‘Lost decades’ for developed nations, but...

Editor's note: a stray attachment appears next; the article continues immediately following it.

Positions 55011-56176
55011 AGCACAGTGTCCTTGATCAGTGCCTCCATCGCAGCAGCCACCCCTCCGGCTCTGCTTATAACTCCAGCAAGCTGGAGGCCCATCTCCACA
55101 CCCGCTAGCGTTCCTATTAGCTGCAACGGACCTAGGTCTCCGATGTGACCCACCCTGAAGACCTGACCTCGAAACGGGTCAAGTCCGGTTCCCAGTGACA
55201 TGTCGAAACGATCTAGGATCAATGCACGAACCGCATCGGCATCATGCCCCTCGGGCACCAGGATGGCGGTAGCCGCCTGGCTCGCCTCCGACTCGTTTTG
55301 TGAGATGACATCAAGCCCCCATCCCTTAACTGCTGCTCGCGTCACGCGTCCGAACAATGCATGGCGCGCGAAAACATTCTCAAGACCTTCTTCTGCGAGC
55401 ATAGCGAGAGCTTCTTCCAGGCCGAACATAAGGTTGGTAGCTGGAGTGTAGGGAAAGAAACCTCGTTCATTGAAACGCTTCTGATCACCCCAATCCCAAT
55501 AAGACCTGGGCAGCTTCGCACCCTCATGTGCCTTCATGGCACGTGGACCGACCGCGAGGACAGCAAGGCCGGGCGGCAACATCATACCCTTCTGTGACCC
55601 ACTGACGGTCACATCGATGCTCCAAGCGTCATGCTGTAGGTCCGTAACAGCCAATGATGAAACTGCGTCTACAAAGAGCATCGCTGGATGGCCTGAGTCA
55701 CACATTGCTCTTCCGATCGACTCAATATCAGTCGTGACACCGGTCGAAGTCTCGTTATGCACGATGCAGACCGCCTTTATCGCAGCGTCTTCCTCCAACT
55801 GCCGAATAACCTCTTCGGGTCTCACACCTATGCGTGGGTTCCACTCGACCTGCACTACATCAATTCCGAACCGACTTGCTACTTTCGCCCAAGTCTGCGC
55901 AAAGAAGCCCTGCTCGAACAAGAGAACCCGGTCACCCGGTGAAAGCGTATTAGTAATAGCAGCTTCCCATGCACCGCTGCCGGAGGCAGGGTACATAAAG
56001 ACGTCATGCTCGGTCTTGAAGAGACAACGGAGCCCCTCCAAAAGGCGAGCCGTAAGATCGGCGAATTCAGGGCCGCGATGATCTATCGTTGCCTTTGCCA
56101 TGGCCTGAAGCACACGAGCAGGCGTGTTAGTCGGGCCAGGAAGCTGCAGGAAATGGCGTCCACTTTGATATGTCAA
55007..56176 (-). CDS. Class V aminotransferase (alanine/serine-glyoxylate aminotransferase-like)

Across the developed world, all markets (except gold) have been dominated by government and central bank measures for more than two years now. Even bond markets have been weighed by these two principal drivers. This is important because the charts for key bond indices now show a life of two parts. Pre-Sep 2007, the charts exhibit private and market determined trends. In the aftermath of the crisis officially unfolding in August 2007, the charts developed a different life in which the influence of government and central bank had increased in a pronounced manner to temporarily trample risk. As a result, the signalling effects are completely different now. We may be effectively looking at apples and oranges. This attribute of government and central bank support is also true to an extent for economies in the emerging world and their equity markets; their economies have responded by showing robust growth, which is likely to be of a sustainable nature. The policy measures have not gone to a stage where they have taken signalling effects out and this is a notable credit in the present context of the global economic trends. In contrast, economies in the developed world have just about managed to avert the downward trend with all the support. Whatever nominal growth has been reported is almost entirely driven by the effects of government stimulus and favourable central bank policy. This is, therefore, not of a sustainable nature unless governments go far in stretching support for extended periods. There is not much headroom for additional support, especially in terms of monetary policy too, except to keep rates low for extended periods, which the Federal Reserve has clearly stated is its intent. It is in this backdrop that we need to examine the effects of life beyond government support in different parts of the world. When there is talk of focussing on deficit reduction and interest... [continues]
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